Lanzarote is one of the Canary Islands, and is a popular tourist destination. It is a small island, just 36 miles long by 12 miles wide at it's widest point, and yet in this small area there are over 300 extinct volcanoes. It is particularly recognized for its dark, almost black, beaches of volcanic sand.

Arrecife, its capital, has a population of roughtly 80,000, and features a strange landmark; the Gran Hotel. Not because it is a tall building, but it is the only building that has more than a few floors tall. All other buildings are short and white, and it makes a truly magnificent sight. This is the fruit of the work done by Cesar Manrique (1919 - 1992), Lanzarote's foremost spokesperson. The last 20 years of his life, he struggled constantly against the forces of tourism and economy to preserve the balance between Man and Nature. To continue his work, his followers formed the Cesar Manrique Foundation.

Lanzarote is an island of contrasts, mainly because of it's volcanic origin. The oldest rock formations indicate that it is some 20 million years old, but in 1730 a catastrophic eruption started, and during the next 6 years, 30 craters covered much of the island with lava.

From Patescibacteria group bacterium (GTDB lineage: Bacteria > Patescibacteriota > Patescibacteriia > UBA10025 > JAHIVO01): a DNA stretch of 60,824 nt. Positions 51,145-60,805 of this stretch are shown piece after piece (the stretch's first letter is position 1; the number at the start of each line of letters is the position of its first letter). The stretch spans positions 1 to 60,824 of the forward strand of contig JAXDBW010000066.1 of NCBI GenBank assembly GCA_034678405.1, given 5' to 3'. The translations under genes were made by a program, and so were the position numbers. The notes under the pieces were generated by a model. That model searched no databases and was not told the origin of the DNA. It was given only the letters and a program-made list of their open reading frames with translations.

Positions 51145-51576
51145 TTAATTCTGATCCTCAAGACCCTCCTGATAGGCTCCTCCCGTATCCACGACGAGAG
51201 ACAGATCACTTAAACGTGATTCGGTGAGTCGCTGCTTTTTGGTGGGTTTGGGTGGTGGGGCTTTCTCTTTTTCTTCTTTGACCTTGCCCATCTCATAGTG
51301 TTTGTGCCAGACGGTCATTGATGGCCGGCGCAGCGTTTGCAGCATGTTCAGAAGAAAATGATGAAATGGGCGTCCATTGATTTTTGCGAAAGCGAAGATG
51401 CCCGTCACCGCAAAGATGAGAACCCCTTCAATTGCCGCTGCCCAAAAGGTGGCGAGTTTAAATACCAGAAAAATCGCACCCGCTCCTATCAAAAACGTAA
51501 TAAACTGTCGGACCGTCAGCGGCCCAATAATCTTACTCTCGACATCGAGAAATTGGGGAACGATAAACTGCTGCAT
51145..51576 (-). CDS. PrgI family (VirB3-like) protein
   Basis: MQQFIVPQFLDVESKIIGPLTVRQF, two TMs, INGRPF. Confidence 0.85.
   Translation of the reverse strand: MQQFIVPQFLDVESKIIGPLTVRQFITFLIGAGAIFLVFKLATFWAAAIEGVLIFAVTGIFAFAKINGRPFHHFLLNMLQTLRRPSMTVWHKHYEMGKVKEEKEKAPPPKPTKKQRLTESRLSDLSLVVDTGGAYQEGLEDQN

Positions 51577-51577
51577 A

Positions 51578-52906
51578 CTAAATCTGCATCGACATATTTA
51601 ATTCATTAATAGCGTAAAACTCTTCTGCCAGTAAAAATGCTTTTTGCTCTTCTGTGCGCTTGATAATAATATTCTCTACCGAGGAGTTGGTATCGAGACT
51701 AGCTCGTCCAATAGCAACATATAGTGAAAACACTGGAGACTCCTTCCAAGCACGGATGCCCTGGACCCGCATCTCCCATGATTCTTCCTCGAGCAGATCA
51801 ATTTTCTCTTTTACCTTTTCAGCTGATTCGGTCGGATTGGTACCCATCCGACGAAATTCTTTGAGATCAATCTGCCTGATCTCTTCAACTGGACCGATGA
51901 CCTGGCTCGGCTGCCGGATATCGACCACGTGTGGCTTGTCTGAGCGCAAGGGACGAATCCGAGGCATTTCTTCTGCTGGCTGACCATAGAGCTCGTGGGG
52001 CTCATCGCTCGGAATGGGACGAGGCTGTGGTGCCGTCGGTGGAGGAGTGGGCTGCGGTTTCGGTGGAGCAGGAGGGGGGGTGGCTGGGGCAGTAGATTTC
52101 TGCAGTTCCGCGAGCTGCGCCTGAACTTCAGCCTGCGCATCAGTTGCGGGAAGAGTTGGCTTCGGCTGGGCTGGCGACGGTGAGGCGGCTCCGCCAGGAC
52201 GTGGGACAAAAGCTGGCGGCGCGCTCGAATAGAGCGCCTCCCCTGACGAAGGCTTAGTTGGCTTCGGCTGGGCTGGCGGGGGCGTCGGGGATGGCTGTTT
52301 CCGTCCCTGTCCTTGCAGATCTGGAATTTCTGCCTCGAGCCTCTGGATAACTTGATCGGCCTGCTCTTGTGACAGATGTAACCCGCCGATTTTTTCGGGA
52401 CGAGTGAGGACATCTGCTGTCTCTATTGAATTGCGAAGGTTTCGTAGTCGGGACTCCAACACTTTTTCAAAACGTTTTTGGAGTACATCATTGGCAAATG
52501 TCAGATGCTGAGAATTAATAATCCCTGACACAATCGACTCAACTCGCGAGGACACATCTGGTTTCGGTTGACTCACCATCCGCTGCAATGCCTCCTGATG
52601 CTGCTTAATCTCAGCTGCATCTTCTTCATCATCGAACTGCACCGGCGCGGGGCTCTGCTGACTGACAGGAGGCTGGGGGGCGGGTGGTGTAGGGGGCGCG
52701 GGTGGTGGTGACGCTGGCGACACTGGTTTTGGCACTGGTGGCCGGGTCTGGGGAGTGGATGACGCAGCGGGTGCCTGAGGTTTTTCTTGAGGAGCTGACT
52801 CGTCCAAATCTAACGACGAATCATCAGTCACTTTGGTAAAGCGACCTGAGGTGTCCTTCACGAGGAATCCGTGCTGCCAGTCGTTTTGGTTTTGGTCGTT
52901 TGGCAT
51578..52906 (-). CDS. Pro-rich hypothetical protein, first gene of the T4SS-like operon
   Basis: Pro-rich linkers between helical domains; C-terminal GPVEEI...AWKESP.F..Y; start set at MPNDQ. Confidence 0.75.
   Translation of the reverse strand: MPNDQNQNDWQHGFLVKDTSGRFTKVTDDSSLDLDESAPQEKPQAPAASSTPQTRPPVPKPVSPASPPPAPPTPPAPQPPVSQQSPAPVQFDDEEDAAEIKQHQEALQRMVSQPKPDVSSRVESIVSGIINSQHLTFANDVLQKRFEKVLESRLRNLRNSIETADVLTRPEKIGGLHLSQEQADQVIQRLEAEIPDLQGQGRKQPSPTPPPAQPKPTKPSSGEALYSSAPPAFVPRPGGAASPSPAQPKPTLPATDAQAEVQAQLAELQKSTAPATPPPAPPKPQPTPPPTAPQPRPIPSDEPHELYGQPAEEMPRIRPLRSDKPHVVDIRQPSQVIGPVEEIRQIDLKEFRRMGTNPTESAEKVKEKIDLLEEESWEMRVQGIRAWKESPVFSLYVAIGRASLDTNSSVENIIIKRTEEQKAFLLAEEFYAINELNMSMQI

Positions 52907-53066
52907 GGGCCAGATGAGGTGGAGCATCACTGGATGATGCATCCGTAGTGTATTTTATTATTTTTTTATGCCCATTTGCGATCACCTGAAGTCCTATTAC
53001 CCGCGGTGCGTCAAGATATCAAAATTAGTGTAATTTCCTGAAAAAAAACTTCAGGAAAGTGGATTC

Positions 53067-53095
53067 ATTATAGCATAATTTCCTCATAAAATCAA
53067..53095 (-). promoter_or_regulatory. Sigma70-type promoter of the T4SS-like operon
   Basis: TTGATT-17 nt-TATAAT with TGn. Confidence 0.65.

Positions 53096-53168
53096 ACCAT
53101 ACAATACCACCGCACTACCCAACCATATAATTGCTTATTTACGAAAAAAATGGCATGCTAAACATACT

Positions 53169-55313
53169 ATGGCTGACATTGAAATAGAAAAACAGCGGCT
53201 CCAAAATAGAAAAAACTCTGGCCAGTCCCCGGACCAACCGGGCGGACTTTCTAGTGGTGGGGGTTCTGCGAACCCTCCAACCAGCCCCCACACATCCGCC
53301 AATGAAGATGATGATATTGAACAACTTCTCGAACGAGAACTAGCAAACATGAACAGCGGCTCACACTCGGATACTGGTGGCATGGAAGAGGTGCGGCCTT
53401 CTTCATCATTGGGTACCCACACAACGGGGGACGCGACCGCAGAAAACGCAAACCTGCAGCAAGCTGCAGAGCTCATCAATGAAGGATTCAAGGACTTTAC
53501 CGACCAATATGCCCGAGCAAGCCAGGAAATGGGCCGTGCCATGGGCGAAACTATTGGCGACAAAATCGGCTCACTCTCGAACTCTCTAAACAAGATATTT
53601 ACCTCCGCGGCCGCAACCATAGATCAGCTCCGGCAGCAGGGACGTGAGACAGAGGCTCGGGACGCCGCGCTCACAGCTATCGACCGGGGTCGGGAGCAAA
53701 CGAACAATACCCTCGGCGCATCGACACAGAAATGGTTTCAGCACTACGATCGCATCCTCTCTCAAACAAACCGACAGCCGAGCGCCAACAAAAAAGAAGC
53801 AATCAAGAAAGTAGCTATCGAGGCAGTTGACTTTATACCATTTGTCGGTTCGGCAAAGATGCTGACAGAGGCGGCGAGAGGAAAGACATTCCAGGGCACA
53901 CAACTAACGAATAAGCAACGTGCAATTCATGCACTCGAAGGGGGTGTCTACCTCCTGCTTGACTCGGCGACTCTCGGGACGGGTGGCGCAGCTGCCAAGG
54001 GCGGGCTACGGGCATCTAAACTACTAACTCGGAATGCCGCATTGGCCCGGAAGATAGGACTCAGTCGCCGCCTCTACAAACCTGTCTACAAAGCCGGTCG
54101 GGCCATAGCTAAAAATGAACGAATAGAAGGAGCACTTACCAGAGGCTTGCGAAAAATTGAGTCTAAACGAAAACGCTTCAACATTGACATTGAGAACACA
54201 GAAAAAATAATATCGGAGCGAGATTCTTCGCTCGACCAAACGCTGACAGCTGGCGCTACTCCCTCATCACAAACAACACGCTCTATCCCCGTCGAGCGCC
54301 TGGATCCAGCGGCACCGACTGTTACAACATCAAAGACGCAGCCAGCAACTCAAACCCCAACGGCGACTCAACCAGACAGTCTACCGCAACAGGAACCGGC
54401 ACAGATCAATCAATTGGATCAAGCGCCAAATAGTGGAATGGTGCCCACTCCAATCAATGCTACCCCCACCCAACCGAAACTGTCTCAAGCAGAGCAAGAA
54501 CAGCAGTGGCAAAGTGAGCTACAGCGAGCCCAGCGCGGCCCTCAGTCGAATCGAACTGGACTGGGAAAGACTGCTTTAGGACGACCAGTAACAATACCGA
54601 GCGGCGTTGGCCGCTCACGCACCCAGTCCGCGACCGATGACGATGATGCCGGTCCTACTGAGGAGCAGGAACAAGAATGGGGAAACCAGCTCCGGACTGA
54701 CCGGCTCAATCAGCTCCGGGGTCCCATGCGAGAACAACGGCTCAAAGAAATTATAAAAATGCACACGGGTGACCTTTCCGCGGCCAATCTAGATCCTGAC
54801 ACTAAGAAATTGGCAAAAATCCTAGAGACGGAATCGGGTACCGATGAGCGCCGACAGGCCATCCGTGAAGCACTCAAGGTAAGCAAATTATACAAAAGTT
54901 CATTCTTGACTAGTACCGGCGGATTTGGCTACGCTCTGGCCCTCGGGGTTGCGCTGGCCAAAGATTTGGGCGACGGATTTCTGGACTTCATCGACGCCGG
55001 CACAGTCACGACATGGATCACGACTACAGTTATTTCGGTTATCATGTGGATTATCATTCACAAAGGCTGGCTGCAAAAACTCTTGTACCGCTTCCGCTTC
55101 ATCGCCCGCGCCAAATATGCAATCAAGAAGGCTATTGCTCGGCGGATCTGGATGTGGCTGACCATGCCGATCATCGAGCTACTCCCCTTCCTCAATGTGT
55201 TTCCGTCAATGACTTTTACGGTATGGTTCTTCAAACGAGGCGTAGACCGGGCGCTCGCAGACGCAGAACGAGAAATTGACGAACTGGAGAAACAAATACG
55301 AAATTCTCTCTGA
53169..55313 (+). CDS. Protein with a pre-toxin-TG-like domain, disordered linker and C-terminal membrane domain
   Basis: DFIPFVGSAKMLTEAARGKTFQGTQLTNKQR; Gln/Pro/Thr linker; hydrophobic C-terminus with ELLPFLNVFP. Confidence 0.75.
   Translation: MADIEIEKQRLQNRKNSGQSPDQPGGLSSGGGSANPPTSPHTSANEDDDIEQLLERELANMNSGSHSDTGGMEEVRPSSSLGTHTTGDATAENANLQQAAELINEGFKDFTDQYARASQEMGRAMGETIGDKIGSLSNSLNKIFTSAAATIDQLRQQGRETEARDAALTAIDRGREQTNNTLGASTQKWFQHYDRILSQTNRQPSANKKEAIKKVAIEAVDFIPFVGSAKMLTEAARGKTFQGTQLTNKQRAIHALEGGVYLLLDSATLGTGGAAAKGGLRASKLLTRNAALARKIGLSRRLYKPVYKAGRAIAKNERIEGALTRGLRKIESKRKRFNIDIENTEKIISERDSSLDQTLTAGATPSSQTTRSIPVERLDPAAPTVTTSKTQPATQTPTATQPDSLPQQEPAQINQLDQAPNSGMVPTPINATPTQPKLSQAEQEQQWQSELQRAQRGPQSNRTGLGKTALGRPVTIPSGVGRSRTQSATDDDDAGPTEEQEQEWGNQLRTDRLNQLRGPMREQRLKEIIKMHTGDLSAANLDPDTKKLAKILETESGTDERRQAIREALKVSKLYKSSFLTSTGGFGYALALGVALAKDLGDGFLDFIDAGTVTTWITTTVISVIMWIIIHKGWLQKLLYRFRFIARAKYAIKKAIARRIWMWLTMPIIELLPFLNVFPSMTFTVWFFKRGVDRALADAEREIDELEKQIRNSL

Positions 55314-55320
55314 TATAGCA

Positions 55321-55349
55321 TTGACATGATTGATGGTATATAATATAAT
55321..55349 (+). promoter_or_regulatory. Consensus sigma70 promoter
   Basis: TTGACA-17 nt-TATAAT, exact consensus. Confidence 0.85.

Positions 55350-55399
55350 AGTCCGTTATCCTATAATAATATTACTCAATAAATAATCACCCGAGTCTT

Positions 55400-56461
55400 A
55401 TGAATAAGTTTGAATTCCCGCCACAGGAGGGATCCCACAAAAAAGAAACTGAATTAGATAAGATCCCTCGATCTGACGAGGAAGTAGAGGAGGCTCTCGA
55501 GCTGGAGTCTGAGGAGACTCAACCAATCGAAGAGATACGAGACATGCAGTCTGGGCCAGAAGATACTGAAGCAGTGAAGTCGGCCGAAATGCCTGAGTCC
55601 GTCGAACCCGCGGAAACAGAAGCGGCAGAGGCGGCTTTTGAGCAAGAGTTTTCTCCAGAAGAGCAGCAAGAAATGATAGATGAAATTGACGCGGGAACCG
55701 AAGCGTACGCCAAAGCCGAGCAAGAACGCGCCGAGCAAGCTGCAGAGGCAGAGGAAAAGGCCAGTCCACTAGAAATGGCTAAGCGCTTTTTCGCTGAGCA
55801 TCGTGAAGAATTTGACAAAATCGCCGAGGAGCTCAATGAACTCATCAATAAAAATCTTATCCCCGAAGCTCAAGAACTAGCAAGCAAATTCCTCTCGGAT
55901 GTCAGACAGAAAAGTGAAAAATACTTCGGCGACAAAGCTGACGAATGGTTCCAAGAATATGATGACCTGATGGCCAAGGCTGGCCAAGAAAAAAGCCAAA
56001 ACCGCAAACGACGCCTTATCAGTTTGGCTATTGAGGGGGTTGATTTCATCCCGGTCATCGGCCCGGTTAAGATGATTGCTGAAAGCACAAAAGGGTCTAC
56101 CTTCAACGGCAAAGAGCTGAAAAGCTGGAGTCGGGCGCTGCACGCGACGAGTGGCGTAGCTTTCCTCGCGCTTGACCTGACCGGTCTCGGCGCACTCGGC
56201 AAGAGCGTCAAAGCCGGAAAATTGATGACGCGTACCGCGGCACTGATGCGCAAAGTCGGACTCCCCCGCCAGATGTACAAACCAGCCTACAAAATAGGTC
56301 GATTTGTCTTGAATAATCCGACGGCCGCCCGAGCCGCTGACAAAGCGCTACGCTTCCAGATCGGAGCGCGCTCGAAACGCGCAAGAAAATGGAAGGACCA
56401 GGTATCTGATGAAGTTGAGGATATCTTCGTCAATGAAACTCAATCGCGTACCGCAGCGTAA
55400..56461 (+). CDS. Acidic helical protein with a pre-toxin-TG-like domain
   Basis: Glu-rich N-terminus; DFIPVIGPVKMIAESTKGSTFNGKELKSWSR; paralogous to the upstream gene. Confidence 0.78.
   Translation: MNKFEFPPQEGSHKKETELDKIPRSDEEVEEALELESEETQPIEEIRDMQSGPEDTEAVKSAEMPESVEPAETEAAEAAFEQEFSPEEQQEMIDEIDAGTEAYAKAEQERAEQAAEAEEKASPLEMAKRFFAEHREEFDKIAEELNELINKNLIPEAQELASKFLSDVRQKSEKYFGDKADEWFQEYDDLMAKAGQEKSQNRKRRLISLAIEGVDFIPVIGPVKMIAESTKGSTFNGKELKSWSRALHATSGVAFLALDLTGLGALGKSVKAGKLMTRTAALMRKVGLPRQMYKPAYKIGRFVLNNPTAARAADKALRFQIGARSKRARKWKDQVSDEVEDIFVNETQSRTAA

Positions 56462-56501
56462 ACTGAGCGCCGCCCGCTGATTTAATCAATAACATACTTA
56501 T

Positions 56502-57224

Perhaps the most spectacular sight is the national park, Timanfaya, and the "mountains of fire", Montanas del Fuego. It is an area covering 51 square kilometers, and consists solely of breathtakingly beautiful volcanic terrain.

Despite the hostile appearance of the land, it has a rich flora and fauna, and many scientists uses the national park as a base for different studies.

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